This post will look at 5 studies that show how load times impact conversions and then 3 tips that can dramatically improve your website load times.
How long does it take visitors to load your website?
If they are forced to wait five seconds or longer, many users will likely back out of your website without waiting for it to load. Whether your site is designed to sell a product, sell a service, generate leads, or simply to brand your business, you'll want to pay close attention to load times, because it can and WILL affect your conversion rate.
5 Studies That Paint a Pretty Clear Picture On User's Reactions to Load Times
Around 88% of our Ecommerce clients are savvy to the importance of website load times, but just how important is it? Let's take a look at 5 studies done by leading online businesses and data research centers to get an idea of what a simple second can mean to your website.
1. Amazon's Study on Load Times
Several years ago, Amazon conducted an internal study to determine how load times impacted its sales. The world's largest online retailer discovered that for every 100ms increase in load times, it saw a 1% decrease in sales. 1% may seem insignificant, but that translates into millions of dollars of lost revenue per year. Will you experience the same results by adding 100ms of load time to your website? Not necessarily, as each and every website is different. But the fact remains that longer load times will lower your site's sales/conversions.
2. Google's Study on Load Times
Jean-Marc Tassetto, General Manager of Google France - 07/02/2013 Pic from Lydia Arzour - Twitter (thanks!)
Google conducted its own study on load times in conversions, finding that just a 0.5 second increase in load times caused a 20% decrease in traffic. That means roughly 1 in 5 users exit out of Google because of the slight yet noticeable increase in load times.
3. Load Times and Search Rankings
Of course, load times may also impact your website's search ranking. In 2010, Google announced on its blog that it would be using site speed as a ranking signal, meaning fast-loading websites will rank higher in the search results than their slow-loading counterparts.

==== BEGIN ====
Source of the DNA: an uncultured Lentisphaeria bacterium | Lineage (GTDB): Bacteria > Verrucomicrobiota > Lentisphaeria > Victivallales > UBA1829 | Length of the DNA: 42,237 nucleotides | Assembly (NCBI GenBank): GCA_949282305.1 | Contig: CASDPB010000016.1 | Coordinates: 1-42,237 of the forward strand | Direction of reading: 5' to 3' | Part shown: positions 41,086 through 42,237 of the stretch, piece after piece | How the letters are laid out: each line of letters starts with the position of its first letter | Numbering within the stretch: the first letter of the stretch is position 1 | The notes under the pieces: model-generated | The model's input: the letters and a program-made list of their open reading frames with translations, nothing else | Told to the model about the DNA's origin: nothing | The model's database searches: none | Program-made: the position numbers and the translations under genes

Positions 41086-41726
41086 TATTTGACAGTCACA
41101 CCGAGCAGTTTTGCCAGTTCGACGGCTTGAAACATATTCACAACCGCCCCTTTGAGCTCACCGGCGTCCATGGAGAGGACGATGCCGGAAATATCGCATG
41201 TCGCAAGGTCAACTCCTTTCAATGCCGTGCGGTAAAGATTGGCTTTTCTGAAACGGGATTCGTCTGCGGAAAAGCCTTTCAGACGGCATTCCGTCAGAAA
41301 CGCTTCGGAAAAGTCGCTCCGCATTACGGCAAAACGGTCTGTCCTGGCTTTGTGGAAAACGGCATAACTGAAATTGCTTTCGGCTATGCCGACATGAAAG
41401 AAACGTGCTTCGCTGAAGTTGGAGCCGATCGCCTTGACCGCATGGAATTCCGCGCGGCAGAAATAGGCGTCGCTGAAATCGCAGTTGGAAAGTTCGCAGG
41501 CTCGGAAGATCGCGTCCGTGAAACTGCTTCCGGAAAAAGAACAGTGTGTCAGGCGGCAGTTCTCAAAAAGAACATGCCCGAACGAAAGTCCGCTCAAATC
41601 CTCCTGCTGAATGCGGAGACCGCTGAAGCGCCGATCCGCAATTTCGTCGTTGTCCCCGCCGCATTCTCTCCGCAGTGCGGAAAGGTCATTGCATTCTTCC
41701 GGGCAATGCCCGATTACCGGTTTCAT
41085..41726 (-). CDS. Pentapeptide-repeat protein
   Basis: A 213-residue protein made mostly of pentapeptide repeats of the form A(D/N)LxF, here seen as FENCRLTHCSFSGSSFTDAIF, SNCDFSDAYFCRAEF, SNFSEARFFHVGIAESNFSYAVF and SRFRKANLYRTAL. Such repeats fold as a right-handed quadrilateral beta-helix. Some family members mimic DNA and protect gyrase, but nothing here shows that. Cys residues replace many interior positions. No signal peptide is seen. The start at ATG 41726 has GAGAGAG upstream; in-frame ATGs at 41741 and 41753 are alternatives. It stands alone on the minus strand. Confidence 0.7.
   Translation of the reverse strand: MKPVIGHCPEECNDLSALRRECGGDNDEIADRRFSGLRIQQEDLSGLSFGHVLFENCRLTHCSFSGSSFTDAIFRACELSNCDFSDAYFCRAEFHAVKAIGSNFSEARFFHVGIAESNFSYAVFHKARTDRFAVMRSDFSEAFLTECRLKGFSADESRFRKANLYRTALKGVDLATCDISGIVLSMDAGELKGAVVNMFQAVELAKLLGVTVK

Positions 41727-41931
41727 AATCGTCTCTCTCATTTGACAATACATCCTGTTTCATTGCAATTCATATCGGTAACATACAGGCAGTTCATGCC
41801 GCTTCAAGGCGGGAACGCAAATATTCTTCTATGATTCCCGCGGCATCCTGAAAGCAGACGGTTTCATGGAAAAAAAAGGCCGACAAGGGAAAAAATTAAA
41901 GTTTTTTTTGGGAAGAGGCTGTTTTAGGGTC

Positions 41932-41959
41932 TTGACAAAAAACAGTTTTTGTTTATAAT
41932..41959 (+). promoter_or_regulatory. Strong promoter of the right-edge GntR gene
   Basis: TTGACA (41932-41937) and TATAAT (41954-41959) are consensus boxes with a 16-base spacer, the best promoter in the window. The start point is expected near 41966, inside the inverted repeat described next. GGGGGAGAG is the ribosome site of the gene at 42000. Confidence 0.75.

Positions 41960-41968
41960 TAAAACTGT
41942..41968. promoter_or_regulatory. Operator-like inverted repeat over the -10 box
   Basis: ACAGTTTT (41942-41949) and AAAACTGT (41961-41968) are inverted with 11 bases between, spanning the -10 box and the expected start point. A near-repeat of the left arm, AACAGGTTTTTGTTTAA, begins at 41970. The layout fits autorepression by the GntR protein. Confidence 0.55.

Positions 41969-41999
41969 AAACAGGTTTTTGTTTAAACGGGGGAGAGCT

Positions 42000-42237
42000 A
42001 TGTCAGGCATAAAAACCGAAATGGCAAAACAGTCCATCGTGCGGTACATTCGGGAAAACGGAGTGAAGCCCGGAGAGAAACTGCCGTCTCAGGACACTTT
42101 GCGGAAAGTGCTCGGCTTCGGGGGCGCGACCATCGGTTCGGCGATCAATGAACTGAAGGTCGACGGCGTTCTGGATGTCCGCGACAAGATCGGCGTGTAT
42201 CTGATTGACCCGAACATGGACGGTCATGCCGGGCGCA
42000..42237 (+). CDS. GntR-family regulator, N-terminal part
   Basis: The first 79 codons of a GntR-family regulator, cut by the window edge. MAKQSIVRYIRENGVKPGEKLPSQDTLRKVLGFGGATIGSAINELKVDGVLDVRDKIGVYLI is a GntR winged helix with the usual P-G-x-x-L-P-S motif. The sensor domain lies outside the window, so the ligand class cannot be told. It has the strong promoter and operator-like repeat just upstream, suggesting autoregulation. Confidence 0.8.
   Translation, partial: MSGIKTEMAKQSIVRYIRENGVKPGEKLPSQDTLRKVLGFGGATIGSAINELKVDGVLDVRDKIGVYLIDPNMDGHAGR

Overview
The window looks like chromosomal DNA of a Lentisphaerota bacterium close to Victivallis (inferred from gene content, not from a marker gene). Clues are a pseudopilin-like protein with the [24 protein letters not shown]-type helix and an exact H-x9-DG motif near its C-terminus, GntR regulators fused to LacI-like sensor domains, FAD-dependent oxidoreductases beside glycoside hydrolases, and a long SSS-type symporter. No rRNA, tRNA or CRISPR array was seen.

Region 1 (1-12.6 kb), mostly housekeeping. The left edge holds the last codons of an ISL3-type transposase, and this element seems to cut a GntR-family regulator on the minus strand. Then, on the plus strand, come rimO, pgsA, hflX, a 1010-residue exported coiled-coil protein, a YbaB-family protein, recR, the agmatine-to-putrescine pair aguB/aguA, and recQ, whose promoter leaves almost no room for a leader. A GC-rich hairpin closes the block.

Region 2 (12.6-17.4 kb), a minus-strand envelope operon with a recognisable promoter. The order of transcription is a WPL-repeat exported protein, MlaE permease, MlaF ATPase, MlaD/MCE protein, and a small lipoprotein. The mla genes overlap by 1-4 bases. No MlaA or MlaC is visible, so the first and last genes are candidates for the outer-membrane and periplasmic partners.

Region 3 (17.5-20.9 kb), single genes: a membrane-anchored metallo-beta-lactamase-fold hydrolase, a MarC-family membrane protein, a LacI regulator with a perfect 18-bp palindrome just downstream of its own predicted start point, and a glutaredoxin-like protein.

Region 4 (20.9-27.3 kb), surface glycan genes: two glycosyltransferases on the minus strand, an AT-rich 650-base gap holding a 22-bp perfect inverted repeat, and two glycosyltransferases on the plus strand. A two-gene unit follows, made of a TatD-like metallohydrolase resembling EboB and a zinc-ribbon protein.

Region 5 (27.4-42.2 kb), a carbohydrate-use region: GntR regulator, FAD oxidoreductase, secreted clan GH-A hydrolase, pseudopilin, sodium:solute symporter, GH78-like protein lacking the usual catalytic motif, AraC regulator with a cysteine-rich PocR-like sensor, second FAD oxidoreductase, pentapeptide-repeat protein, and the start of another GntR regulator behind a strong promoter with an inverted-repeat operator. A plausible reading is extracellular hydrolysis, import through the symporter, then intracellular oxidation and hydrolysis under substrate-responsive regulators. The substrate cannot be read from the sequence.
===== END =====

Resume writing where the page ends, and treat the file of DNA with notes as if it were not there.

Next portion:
"Like us, our users place a lot of value in speed - that's why we've decided to take site speed into account in our search rankings. We use a variety of sources to determine the speed of a site relative to other sites," wrote Google when announcing the news.
4. Forrester Research on Load Times
Internet users today expect websites to load faster than before. According to a study conducted by the market research firm Forrester Research, the average Internet user will wait just three seconds before clicking the back button in his or her web browser. Forrester Research had conducted this same study just four years ago, in which it found that users were willing to wait four seconds for a website to load. Assuming this trend continues, users will likely become even more impatient in the years to follow, attesting to the need for a fast-loading website.
5. Akamai and Gomez.com research on Load Times
Nearly half of web users expect a site to load in 2 seconds or less, and they tend to abandon a site that isn't loaded within 3 seconds. 79% of web shoppers who have trouble with web site performance say they won't return to the site to buy again and around 44% of them would tell a friend if they had a poor experience shopping online.
Compete With The Big Boys: 3 Tips To Dramatically Improve Load Times
If you're looking to make your site competitive, then your site needs to be fast. So, what should you look for in an ecommerce platform and what can you do to speed up your site in order to make it competitive? Here are 3 key tips that you may not have read about.
1. Use CSS Sprites instead of Multiple Images
There are dozens of posts out there telling people how to compress their images, but one often overlooked way of bringing your image load time down is to compile your graphics into one master image that only loads once. Here's an example:
2. Enable GZIP Compression
GZIP Compression allows your web server to provide smaller file sizes that load faster for your website users. Compression of your HTML and CSS files with gzip typically saves around fifty to seventy percent of the file size. This means that it takes less time to load your pages, and less bandwidth is used over all. If you're running WordPress you can use a plugin like; WordPress Gzip Compression to make the process easier.
3. Use a CDN
A content delivery network (CDN) is a system of distributed servers (network) that deliver webpages and other Web content to a user based on the geographic locations of the user, the origin of the webpage and a content delivery server. Many hosted Ecommerce Solutions like BigCommerce utilize CDNs to improve speed for their customers. If you're using WordPress, check out this post by YOAST for using MaxCDN.
Our natural desire is to create super cool web pages rich in content and imagery, however the importance of load time is undeniable and to compete effectively we must find a balance between a rich experience and simple, clean code.